With a media storm descending on the campus, Paterno announced his resignation the morning of Nov. 9. That day, he called the scandal "one of the great sorrows of my life. With the benefit of hindsight, I wish I had done more."

The trustees fired him about 12 hours later. Paterno recounted that he was passed a note at the door of his home by an assistant athletic director with the name of trustees vice chairman John Surma and a phone number.

According to the Post, Surma told Paterno, "In the best interests of the university, you are terminated." Paterno hung up and repeated the words to his wife, who redialed the number.

"After 61 years he deserved better," Sue Paterno said. "He deserved better."
Video at Link
« Last Edit: January 15, 2012, 08:38:32 AM by MuffyBee » Logged

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Praying for the children.


« Reply #768 on: January 16, 2012, 10:34:16 AM »

Muffy,
I logged in to tell you how much I appreciate your faithful updating of this thread.
Blessings,
Tol
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« Reply #769 on: January 16, 2012, 10:58:16 AM »

Muffy,
I logged in to tell you how much I appreciate your faithful updating of this thread.
Blessings,
Tol


Thank you Tolerance.  It's always good to hear from you!     
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« Reply #770 on: January 16, 2012, 02:23:27 PM »

http://www.mcall.com/sports/college/psu/mc-franco-harris-urges-other-alumni-to-remove-boar-20120116,0,3138166.story
Franco Harris continues crusade against Penn State board of trustees
By Debra Erdley, Pittsburgh Tribune-Review
January 16, 2012

an. 14--Former star Penn State and Pittsburgh Steelers running back Franco Harris says he won't run for a seat on the university's board of trustees but supports others trying to oust members for their handling of the Jerry Sandusky child sexual abuse scandal and the firing of legendary head football coach Joe Paterno.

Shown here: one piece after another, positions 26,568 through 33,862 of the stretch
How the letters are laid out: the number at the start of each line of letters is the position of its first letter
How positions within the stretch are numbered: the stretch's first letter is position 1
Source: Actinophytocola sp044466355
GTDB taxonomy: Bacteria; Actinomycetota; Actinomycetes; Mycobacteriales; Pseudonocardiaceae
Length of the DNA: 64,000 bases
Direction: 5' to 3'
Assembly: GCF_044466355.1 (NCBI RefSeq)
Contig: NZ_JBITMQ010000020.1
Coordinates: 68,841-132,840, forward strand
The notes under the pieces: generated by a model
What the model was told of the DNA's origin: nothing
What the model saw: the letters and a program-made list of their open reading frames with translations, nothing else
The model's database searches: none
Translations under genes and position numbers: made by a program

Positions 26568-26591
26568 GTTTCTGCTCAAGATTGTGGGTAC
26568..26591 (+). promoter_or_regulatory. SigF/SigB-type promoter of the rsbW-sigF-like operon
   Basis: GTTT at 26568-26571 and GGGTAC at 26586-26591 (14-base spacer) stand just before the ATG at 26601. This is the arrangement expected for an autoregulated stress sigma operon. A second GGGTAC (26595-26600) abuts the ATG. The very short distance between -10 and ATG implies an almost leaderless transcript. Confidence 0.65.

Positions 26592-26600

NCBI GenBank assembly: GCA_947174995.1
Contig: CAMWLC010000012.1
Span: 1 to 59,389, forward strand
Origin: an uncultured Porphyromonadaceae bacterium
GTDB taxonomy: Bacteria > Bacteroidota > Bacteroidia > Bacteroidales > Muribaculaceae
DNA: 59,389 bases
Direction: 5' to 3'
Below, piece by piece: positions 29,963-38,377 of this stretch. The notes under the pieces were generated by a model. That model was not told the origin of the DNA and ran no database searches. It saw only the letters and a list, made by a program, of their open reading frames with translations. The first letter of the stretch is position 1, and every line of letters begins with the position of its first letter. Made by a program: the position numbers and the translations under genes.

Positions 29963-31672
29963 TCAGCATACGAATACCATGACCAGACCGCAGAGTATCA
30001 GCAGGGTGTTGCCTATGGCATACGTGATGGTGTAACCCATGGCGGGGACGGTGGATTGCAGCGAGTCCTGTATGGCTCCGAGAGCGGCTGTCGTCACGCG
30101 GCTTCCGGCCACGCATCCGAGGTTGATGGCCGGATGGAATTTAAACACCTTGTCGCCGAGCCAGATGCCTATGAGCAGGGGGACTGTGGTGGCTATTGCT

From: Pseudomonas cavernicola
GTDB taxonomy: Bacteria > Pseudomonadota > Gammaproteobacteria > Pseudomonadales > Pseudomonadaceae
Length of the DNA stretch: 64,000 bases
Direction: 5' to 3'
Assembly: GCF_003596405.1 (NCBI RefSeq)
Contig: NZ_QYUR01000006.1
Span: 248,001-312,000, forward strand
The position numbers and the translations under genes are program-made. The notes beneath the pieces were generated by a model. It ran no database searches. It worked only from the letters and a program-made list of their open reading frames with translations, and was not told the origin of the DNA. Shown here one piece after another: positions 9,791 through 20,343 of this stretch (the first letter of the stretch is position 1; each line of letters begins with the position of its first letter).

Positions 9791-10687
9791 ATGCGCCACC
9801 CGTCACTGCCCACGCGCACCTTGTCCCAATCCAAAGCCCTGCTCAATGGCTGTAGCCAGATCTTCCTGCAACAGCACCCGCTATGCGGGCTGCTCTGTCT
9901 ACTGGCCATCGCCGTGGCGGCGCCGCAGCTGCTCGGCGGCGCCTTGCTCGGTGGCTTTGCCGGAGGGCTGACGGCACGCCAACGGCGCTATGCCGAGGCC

"We have great alumni who can do great things, and there's no reason why we should have one of the worst boards in university history," Harris told the Tribune-Review on Friday.

Harris challenged any member of the board to step forward and explain what happened behind closed doors on Nov. 9 that led to the firing of Paterno and the forced resignation of university President Graham Spanier.
"If they tell me they can't do it because they are following procedure, well, someone needs to step up and do what is morally right," said Harris, 61, of Leet.
 ::snipping2::
"There is a big movement by a lot of people to remove this board," Harris said. "It's happening organically, and that's wonderful. I want (trustees) to know this is not going to blow over. It is only going to get stronger."

Harris, a 1972 Penn State graduate who played for Paterno, blasted the board, saying the trustees should have stepped up immediately upon learning of the Sandusky allegations and focused attention on helping the alleged child sexual abuse victims.

Sandusky, a retired assistant football coach, is awaiting trial on 52 charges that he abused 10 boys over a 15-year period, some in university facilities.

A grand jury also charged retired Penn State Vice President Gary Schultz and Athletic Director Tim Curley, who is on administrative leave from his post, with failing to report allegations against Sandusky and lying about it to a grand jury.

All three maintain their innocence.

Although neither Paterno nor Spanier were charged, trustees removed them two days after Sandusky's Nov. 7 arrest and named Erickson, the university's provost, as president.
 ::snipping2::
Following criticism at the Downtown alumni meeting on Wednesday, trustees Chairman Steve Garban and Vice Chairman John Surma issued a statement on Thursday clarifying the board's action. Saying the university was facing "extraordinary circumstances," the board said they believed it was "in the best interests of the university to make an immediate change in [Coach Paterno's] status."